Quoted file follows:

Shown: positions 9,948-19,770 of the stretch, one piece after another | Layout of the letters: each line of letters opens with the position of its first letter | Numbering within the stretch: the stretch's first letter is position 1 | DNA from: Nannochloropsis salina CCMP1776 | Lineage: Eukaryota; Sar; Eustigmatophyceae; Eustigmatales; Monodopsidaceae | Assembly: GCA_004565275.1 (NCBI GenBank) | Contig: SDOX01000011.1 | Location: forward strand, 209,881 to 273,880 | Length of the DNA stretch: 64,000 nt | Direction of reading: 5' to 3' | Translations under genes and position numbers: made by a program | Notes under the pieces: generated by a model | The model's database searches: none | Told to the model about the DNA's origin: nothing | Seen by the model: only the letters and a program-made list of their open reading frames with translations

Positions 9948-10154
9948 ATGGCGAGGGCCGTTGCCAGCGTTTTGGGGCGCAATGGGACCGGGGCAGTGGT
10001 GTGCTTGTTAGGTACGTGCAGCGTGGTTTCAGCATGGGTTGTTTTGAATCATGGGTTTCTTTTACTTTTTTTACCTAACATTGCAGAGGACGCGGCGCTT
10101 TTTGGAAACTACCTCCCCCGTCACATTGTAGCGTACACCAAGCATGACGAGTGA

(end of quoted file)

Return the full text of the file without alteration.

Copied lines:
Shown: positions 9,948-19,770 of the stretch, one piece after another | Layout of the letters: each line of letters opens with the position of its first letter | Numbering within the stretch: the stretch's first letter is position 1 | DNA from: Nannochloropsis salina CCMP1776 | Lineage: Eukaryota; Sar; Eustigmatophyceae; Eustigmatales; Monodopsidaceae | Assembly: GCA_004565275.1 (NCBI GenBank) | Contig: SDOX01000011.1 | Location: forward strand, 209,881 to 273,880 | Length of the DNA stretch: 64,000 nt | Direction of reading: 5' to 3' | Translations under genes and position numbers: made by a program | Notes under the pieces: generated by a model | The model's database searches: none | Told to the model about the DNA's origin: nothing | Seen by the model: only the letters and a program-made list of their open reading frames with translations

Positions 9948-10154
9948 ATGGCGAGGGCCGTTGCCAGCGTTTTGGGGCGCAATGGGACCGGGGCAGTGGT
10001 GTGCTTGTTAGGTACGTGCAGCGTGGTTTCAGCATGGGTTGTTTTGAATCATGGGTTTCTTTTACTTTTTTTACCTAACATTGCAGAGGACGCGGCGCTT
10101 TTTGGAAACTACCTCCCCCGTCACATTGTAGCGTACACCAAGCATGACGAGTGA